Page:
What you need to know about sleep disorders

When we think of sleep disorder, we tend to think of insomnia, but there are other sleep disorders that can affect a person’s ability to work, attend school or live a normal life.

Your circadian rhythm is your body’s “internal clock,” which signals when you should sleep and when you should wake, as well as other body processes. Normally, this clock runs on a 24-hour cycle, which echoes the Earth’s pattern of night and day. We sleep at night; we are awake during the day. However, sometimes our circadian rhythm becomes disrupted, making it difficult for people to sleep during the night or be fully awake and functioning during the day.

Some common causes are going on shift work, pregnancy, time zone changes, medications and changes in routine.

Some common circadian rhythm disorders are:

Jet lag or rapid time zone change syndrome: This includes excessive sleepiness and lack of daytime alertness in people who travel across time zones.

Shift work sleep disorder: This sleep disorder impacts those who frequently have to rotate work shifts or often work at night. They may have trouble adjusting to sleeping during the day and working at night, and this can lead to insomnia.

Delayed sleep phase syndrome: This disorder affects the timing of sleep. People with DSPS tend to fall asleep very late at night and have difficulty waking in time for work, school or other appointments.

Advanced sleep phase syndrome: With this disorder, a person goes to sleep earlier and wakes earlier than desired.

Non-24-hour sleep-wake disorder: With this disorder, a person has a normal sleep pattern, but they live in a 25-hour day. Over time, their sleep cycle is affected by inconsistent insomnia that occurs at different times each night. They may fall asleep at a later time and wake up later, or fall asleep earlier and then wake up earlier.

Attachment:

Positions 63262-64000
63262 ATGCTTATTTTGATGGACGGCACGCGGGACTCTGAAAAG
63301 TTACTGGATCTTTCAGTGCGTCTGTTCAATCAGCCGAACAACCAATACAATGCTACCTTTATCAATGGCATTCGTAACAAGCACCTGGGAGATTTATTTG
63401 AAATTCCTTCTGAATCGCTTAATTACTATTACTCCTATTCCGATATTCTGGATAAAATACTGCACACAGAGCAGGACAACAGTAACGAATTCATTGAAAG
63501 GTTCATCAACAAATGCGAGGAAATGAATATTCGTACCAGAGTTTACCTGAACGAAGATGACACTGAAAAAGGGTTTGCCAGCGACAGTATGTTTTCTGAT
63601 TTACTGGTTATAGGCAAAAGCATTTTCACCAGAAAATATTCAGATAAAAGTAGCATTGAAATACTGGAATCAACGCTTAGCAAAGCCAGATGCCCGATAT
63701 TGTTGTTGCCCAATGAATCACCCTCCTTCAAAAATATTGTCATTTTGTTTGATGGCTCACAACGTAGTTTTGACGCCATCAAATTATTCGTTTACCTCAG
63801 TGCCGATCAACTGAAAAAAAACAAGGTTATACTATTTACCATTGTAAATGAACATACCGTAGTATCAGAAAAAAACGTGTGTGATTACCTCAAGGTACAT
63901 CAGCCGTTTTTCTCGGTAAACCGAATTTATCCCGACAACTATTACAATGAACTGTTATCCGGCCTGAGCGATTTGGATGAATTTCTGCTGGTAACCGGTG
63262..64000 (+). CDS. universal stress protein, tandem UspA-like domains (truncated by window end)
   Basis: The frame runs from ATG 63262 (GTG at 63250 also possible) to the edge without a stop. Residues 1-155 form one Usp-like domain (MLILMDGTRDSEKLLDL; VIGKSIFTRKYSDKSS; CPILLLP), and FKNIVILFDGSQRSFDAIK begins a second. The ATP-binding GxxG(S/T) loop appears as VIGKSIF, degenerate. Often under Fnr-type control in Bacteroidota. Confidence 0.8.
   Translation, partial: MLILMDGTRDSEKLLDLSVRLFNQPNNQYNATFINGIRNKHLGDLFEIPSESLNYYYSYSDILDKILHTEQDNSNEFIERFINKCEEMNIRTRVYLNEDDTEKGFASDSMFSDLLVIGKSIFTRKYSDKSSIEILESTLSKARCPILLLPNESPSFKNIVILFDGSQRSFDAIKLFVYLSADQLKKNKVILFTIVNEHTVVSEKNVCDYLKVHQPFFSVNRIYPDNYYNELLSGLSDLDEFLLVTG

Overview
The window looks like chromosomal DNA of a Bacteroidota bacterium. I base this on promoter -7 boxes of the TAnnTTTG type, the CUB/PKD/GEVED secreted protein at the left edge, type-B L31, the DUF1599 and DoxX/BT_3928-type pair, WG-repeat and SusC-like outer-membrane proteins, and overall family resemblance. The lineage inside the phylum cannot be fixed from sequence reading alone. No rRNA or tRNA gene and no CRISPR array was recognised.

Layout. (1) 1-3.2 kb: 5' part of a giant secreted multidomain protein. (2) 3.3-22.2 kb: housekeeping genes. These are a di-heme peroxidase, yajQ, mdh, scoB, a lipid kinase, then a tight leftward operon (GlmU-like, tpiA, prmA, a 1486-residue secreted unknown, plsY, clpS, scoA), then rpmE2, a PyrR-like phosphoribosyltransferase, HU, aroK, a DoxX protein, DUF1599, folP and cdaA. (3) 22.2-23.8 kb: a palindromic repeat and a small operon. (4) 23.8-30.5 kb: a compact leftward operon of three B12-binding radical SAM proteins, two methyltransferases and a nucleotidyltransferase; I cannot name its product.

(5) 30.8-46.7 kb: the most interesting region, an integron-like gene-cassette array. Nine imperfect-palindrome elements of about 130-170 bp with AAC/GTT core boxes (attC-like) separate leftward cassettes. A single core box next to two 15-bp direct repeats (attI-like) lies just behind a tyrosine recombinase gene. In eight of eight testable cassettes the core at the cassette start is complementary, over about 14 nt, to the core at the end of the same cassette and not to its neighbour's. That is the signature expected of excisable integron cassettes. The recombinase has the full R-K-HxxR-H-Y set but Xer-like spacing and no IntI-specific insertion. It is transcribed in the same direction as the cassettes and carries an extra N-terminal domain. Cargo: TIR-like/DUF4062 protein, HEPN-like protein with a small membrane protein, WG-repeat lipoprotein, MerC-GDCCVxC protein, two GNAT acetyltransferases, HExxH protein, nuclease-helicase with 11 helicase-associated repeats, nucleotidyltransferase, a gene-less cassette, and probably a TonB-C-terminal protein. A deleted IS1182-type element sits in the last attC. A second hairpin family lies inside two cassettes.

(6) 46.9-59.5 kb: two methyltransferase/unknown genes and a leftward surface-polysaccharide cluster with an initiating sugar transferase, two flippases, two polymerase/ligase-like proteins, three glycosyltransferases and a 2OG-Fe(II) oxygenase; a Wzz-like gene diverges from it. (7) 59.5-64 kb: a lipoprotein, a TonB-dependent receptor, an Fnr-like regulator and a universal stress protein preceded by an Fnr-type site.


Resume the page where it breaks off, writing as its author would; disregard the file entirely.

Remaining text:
How are sleep disorders treated?

Treatment options vary depending on the type of sleep disorder involved. One of the first steps is ruling out side effects from any medications, as well as any underlying medical conditions. Having the patient keep a sleep diary for one or two weeks is also important. Often, a combination of behavior therapy, light therapy and possibly medication is involved in providing successful treatment.

Behavior therapy: This usually involves having the patient maintain regular sleep/wake times and avoid naps. This will help “train” the body to the proper sleep time. Engaging in regular exercise is also key as it will encourage physical tiredness. Patients are also advised to avoid caffeine, nicotine and other stimulants, as well as any intense exercise within several hours of bedtime.

Those suffering from delayed sleep phase syndrome should minimize exposure to light during the evening and at night by reducing illumination in their home, and by avoiding the bright screens of televisions and computers. For those suffering from advanced sleep phase syndrome, the situation is the reverse, with light exposure needing to be increased in the evenings. Typically, patients are advised to keep lights on indoors for a longer period, or to spend more time outside in the longer daylight months.

Medication: Medications such as melatonin, or short-term sleep aids, may also be used to adjust and maintain the short-term sleep cycle in order to shift it toward the desired schedule. Melatonin is available over the counter and is a hormone that is found naturally in the body. It promotes sleep and can help with short-term sleep issues. The proper timing of melatonin use varies depending on the condition being treated.

Chronotherapy: A behavioral technique in which the doctor works with the patient to gradually and systematically adjust bedtime until the patient is on the desired schedule. This can take one to two weeks to achieve.

Bright light therapy: Sleep therapists use bright light therapy to help reset a body’s circadian clock. The patient is exposed to a high-intensity light (10,000 lux) and the amount of exposure is typically for 30 minutes upon awakening.

We often joke about not getting enough sleep, but for those suffering from true sleep disorders, this is no laughing matter. A good rest, and being able to sleep and wake on a regular schedule, are keys to our being able to function successfully in the world. Lack of sleep, or lack of a regular sleep pattern, can lead to depression, substance abuse and other mental health issues. If you are suffering from a sleep disorder, do not self-treat. Consult with your physician. Treatment is available.

By Dr. David Schopick